I would have thought that with all the people opting for self-publishing lately, agents might have found a bit of a lull in business. At the very least I had hoped it would encourage them to be a tad more professional, but I guess not.
marshallpayne1
May. 14th, 2012 03:35 pm (UTC)
Hard to tell what's going on, but I didn't have this trouble the first time I landed an agent. I got a 70% return. So something is funny now. And 64 queries should be enough to catch the average.

Edited at 2012-05-14 03:57 pm (UTC)
vaughan_stanger
May. 14th, 2012 04:43 pm (UTC)
Definitely agree with "life is too short to not have fun at this writing thing".

Good luck with your proposed self-pub path. I'm trying self-reprinting at the moment, with modest returns :-)
marshallpayne1
May. 14th, 2012 04:45 pm (UTC)
Thanks, Vaughan!

birdhousefrog
May. 14th, 2012 06:48 pm (UTC)
Hmmm...deja vu! :D

Go you, taking the bull by the horns!

Oz
marshallpayne1
May. 15th, 2012 12:35 am (UTC)
Thanks, Oz!
kimberlywade
May. 14th, 2012 07:46 pm (UTC)
I've sent out about 30 or so agent queries in the last year and i'd say the response rate is about 50%. It no longer seems the norm to response if not interested.

Good luck with self publishing!
marshallpayne1
May. 15th, 2012 12:35 am (UTC)
Yeah, but this is just plain weird.

Anyway, thanks for the encouragement, Kim!
kimberlywade
May. 15th, 2012 01:08 am (UTC)
I agree. It's an abrupt change. I've been sending out agent queries since 1994 and the response rate used to be near 100%.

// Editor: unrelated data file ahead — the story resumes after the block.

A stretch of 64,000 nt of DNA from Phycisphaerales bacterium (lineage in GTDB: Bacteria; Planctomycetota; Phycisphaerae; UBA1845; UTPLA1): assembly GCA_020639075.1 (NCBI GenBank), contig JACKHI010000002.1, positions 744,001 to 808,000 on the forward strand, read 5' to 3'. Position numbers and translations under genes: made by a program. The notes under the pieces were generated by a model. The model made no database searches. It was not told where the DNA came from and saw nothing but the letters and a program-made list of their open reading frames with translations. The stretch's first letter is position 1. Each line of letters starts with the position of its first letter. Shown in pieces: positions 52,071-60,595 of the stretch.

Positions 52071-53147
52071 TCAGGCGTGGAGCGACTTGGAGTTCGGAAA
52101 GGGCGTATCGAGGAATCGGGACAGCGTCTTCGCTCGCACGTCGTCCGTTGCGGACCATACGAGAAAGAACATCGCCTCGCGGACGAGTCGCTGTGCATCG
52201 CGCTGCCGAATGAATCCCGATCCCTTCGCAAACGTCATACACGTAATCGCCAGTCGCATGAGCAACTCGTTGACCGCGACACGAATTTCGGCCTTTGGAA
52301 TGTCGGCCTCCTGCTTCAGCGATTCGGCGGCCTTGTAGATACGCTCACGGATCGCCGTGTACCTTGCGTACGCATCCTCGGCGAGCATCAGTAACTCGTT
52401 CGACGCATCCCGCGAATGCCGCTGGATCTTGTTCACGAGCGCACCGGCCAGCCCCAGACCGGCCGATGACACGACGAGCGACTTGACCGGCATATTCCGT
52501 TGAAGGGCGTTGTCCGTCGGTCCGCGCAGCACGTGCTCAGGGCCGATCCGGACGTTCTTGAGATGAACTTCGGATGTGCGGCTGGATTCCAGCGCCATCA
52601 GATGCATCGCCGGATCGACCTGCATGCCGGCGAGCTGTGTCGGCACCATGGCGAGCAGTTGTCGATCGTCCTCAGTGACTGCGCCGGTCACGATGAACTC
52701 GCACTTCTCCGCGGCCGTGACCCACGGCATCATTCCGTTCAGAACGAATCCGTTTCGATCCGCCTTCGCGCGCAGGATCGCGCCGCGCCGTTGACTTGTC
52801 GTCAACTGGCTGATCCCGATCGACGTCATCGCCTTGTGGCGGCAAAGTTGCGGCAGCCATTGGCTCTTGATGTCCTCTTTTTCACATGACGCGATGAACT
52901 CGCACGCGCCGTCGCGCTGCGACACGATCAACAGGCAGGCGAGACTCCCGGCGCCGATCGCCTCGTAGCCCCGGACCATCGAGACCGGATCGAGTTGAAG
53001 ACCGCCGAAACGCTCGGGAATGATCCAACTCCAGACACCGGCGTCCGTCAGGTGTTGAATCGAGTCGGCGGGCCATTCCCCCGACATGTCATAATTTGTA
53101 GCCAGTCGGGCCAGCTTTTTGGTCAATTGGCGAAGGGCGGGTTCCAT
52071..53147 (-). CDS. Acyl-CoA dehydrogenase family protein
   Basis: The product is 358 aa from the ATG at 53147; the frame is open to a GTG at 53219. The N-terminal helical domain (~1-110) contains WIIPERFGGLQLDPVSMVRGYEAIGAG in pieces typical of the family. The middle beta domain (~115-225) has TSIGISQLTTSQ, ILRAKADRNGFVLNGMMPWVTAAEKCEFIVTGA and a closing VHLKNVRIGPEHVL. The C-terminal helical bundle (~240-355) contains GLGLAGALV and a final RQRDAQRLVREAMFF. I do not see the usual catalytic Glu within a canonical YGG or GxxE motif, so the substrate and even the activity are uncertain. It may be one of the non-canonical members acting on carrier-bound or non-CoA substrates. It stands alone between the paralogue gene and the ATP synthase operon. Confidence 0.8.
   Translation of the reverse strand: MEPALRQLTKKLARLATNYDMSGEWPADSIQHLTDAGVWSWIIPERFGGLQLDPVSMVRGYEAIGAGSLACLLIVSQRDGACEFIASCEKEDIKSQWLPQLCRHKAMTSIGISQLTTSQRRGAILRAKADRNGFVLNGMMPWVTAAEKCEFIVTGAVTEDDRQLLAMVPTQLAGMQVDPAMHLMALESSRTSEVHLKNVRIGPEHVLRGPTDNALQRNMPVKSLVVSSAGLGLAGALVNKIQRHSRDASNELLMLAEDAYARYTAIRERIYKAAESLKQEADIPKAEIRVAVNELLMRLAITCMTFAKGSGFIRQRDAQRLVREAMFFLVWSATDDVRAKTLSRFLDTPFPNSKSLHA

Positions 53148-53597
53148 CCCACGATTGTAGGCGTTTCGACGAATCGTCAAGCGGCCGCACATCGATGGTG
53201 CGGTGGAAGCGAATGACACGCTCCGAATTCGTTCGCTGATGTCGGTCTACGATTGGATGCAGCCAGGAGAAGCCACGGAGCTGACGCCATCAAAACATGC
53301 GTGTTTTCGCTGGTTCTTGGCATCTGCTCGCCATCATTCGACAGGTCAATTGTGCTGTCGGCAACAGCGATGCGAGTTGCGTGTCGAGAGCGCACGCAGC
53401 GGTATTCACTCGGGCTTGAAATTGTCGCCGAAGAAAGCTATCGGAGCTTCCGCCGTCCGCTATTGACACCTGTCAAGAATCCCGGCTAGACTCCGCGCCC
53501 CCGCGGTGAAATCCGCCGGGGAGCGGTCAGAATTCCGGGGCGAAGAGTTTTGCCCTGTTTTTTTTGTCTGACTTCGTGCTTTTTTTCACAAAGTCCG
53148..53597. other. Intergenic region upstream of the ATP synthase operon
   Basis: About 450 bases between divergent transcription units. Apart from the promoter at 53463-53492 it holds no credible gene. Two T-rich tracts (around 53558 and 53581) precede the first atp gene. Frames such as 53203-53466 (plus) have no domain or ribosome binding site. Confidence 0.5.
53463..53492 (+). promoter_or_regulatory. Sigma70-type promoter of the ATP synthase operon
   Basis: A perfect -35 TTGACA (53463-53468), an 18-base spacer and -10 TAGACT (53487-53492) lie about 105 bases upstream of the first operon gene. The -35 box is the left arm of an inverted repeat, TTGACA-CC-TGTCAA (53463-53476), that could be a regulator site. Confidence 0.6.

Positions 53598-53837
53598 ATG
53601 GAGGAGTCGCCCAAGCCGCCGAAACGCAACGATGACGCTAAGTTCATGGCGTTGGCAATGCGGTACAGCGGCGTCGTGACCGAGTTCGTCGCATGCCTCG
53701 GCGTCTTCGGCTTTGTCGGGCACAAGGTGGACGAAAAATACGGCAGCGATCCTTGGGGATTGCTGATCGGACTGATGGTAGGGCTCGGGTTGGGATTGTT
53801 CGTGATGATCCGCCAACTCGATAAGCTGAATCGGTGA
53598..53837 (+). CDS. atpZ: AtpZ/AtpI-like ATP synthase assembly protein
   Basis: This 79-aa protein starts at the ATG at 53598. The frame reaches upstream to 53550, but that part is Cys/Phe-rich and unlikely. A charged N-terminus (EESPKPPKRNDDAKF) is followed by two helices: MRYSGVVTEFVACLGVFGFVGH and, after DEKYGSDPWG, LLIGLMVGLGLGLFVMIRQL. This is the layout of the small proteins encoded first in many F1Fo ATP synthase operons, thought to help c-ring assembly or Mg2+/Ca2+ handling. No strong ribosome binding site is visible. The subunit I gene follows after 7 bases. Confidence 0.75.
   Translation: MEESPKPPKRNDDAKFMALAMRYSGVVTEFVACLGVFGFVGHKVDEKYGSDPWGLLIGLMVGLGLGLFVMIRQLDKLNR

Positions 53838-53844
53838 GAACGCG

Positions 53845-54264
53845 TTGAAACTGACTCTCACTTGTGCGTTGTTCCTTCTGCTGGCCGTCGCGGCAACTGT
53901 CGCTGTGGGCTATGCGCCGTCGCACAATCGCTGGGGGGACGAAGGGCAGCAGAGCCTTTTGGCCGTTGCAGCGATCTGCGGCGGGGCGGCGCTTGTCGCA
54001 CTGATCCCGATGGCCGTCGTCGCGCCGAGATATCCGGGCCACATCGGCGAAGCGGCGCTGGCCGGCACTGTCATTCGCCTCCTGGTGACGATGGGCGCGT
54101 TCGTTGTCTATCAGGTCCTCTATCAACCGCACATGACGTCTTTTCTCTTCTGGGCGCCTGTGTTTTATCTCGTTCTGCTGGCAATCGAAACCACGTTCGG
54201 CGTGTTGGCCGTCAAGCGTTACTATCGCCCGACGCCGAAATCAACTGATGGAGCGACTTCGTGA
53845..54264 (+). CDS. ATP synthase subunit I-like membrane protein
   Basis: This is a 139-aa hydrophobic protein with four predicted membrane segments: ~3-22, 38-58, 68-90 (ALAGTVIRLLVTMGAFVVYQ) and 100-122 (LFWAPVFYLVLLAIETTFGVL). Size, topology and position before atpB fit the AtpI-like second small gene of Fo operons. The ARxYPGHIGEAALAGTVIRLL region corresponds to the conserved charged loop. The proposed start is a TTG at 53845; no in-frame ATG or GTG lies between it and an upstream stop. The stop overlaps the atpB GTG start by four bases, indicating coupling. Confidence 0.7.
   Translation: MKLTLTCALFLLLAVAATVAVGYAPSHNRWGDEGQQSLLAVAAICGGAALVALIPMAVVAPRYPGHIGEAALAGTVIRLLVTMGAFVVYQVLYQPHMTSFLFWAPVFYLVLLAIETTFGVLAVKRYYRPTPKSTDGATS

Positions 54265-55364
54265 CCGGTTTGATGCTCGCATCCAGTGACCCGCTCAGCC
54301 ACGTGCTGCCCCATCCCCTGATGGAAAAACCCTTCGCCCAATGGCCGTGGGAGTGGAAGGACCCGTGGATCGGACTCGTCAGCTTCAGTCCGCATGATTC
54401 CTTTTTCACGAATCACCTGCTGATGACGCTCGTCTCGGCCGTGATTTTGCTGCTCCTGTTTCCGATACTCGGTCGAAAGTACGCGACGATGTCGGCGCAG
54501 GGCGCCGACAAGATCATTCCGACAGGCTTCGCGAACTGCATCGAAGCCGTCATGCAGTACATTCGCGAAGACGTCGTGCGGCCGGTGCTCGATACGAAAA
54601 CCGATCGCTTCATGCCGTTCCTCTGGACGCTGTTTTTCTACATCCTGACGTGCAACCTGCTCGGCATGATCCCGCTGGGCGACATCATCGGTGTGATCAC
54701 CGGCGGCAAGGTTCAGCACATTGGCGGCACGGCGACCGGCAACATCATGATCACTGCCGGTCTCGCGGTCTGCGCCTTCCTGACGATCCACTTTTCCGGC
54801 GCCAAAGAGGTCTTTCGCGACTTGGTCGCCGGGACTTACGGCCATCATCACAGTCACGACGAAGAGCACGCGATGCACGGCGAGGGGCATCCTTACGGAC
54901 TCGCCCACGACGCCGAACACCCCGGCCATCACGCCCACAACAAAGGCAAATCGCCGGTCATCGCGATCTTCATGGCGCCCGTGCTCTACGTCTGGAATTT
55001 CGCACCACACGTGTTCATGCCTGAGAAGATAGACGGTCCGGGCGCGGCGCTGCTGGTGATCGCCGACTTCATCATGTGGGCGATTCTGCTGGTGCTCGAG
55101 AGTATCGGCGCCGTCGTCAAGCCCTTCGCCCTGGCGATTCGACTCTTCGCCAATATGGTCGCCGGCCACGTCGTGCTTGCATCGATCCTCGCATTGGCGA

peadarog
May. 14th, 2012 07:56 pm (UTC)
Yup, if you don't know Michael Swanwick and China Miéville, you're not at the races...
marshallpayne1
May. 15th, 2012 12:37 am (UTC)
To use a horse racing term, you got that "on the nose."
southernweirdo
May. 15th, 2012 02:00 am (UTC)
Man, I completely relate. I haven't sent off an agent sub in over a year. They all demand funky formatting, you do the work, and as often as not, never hear anything back. And honestly, the longer stuff I write tends to end up 40-60,000 words. Just below the length most ask for, and I refuse to add fluff just to meet guidelines. A good story ends when it ends.</p>

Besides, I write all sorts of things for specific needs by deadline in my day job. I honestly don't want fiction to be my day job. I need that time to write what I want to write, for me, for my audience, no matter how small that might be. For fun.

I remember Neil Gaiman saying you don't need an agent until things get so complicated you need an agent. I'm not there, yet. And quite frankly, I wouldn't trust any agent interested in me at this point. If I were an agent, I wouldn't want to waste my time with a writer who hasn't already proven they can sell books in this economy. Self pubbed success is becoming the new gatekeeper, I think.

marshallpayne1
May. 15th, 2012 02:08 am (UTC)